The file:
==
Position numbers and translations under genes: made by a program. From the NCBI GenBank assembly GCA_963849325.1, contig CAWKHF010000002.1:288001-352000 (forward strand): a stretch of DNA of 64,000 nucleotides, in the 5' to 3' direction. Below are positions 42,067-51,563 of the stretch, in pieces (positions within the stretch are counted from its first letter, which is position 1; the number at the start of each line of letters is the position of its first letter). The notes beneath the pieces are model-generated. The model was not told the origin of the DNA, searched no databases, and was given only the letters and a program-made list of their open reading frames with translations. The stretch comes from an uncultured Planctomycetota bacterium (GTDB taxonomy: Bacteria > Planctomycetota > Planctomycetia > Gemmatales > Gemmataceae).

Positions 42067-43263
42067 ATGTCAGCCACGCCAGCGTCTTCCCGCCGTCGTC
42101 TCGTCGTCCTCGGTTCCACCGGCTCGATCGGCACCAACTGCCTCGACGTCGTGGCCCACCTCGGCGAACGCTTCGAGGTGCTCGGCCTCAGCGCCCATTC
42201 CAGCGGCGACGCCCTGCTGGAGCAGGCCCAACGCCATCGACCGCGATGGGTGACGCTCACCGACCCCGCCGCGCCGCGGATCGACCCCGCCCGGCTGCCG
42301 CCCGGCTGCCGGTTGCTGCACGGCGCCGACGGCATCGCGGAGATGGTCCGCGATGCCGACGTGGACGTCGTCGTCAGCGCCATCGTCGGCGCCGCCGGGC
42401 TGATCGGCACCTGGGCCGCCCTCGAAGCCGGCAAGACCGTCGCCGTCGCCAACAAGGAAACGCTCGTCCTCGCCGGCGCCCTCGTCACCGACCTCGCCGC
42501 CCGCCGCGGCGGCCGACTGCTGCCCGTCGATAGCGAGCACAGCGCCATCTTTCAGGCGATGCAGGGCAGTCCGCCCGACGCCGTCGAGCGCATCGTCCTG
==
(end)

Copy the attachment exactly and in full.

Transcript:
Position numbers and translations under genes: made by a program. From the NCBI GenBank assembly GCA_963849325.1, contig CAWKHF010000002.1:288001-352000 (forward strand): a stretch of DNA of 64,000 nucleotides, in the 5' to 3' direction. Below are positions 42,067-51,563 of the stretch, in pieces (positions within the stretch are counted from its first letter, which is position 1; the number at the start of each line of letters is the position of its first letter). The notes beneath the pieces are model-generated. The model was not told the origin of the DNA, searched no databases, and was given only the letters and a program-made list of their open reading frames with translations. The stretch comes from an uncultured Planctomycetota bacterium (GTDB taxonomy: Bacteria > Planctomycetota > Planctomycetia > Gemmatales > Gemmataceae).

Positions 42067-43263
42067 ATGTCAGCCACGCCAGCGTCTTCCCGCCGTCGTC
42101 TCGTCGTCCTCGGTTCCACCGGCTCGATCGGCACCAACTGCCTCGACGTCGTGGCCCACCTCGGCGAACGCTTCGAGGTGCTCGGCCTCAGCGCCCATTC
42201 CAGCGGCGACGCCCTGCTGGAGCAGGCCCAACGCCATCGACCGCGATGGGTGACGCTCACCGACCCCGCCGCGCCGCGGATCGACCCCGCCCGGCTGCCG
42301 CCCGGCTGCCGGTTGCTGCACGGCGCCGACGGCATCGCGGAGATGGTCCGCGATGCCGACGTGGACGTCGTCGTCAGCGCCATCGTCGGCGCCGCCGGGC
42401 TGATCGGCACCTGGGCCGCCCTCGAAGCCGGCAAGACCGTCGCCGTCGCCAACAAGGAAACGCTCGTCCTCGCCGGCGCCCTCGTCACCGACCTCGCCGC
42501 CCGCCGCGGCGGCCGACTGCTGCCCGTCGATAGCGAGCACAGCGCCATCTTTCAGGCGATGCAGGGCAGTCCGCCCGACGCCGTCGAGCGCATCGTCCTG